Over the past few years, students by the thousands have refused to take their state’s standardized tests. This “opt-out” phenomenon has prompted debate in state legislatures and in Washington, putting states at risk of losing Title I funds. Advocates describe opt-out as a grassroots movement of parents concerned about overtesting, teaching to the test, and a lack of transparency. Others oppose opt-out, viewing universal standardized testing as an important source of information for educators, students, and parents and a necessary tool for ensuring equity in public education.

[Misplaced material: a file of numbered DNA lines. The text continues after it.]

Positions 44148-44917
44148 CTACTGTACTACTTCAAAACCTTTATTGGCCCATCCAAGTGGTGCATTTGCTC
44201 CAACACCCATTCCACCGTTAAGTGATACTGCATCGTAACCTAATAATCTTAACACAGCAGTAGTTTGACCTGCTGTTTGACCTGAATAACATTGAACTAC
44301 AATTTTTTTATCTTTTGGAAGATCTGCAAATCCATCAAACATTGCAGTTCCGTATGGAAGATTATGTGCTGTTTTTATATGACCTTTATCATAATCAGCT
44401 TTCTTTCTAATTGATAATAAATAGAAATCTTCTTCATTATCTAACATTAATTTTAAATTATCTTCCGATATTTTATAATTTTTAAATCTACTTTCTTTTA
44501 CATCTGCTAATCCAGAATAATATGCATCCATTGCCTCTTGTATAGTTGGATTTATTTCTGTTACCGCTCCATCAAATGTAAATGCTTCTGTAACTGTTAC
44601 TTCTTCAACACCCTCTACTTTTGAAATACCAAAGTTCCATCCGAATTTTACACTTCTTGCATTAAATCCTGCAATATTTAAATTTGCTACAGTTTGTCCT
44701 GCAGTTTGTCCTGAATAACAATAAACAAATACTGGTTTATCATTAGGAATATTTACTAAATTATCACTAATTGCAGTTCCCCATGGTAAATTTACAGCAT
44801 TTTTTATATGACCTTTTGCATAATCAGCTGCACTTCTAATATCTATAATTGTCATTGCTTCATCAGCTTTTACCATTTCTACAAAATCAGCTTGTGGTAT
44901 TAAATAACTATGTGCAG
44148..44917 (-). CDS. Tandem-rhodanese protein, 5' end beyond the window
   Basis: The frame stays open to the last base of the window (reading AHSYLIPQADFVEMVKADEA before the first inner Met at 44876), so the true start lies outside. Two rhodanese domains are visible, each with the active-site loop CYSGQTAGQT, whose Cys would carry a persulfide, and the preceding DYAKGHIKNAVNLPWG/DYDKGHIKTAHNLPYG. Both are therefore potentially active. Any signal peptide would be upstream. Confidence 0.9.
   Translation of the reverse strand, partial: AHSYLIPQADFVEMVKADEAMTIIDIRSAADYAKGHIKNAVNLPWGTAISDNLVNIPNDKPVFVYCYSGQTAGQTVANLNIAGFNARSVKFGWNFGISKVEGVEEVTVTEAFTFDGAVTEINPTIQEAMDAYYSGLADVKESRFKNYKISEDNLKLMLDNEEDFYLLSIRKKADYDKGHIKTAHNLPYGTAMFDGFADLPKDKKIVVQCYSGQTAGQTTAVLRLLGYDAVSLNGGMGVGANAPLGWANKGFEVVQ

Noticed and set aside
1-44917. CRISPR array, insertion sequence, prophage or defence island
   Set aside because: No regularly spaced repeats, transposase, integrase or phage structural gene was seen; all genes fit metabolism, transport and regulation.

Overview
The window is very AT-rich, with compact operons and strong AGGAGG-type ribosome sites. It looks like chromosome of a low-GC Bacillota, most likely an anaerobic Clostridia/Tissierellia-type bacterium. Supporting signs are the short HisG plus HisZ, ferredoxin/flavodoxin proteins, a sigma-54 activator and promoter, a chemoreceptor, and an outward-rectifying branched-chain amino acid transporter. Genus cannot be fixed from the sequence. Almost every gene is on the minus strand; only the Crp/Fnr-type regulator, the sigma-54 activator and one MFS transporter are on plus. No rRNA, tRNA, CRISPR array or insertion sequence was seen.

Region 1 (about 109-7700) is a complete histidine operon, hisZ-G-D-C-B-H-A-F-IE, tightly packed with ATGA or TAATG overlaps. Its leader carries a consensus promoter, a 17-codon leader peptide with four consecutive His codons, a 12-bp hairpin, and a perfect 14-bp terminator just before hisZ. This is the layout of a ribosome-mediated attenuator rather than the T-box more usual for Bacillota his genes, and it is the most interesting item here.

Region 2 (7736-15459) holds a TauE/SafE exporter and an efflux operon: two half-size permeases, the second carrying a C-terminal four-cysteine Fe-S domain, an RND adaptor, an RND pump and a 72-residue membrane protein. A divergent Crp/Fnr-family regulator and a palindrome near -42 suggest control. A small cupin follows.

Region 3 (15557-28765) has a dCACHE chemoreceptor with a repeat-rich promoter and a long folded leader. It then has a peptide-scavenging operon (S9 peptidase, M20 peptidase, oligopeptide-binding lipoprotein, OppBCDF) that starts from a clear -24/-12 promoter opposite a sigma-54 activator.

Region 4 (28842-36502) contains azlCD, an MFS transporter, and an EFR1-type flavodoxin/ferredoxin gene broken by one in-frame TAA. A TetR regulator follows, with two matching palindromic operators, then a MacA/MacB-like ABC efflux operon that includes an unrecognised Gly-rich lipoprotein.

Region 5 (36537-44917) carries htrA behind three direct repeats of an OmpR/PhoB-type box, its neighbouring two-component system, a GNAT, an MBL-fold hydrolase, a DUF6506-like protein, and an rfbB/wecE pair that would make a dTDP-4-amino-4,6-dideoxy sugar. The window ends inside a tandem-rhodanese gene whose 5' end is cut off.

Scott Levy, a New York State public-school parent and local school board member, and Jonah Edelman, cofounder and CEO of Stand for Children, a national organization advocating for college and career readiness for all, draw different conclusions in their analyses of the topic.
• “Opt-Out Reflects the Genuine Concerns of Parents,” by Scott Levy
• “This Issue Is Bigger Than Just Testing,” By Jonah Edelman
This article appeared in the Fall 2016 issue of Education Next. Suggested citation format:
Levy, S. and Edelman, J. (2016). Making Sense of the Opt-Out Movement. Education Next, 16(4), 54-64.
Last updated June 21, 2016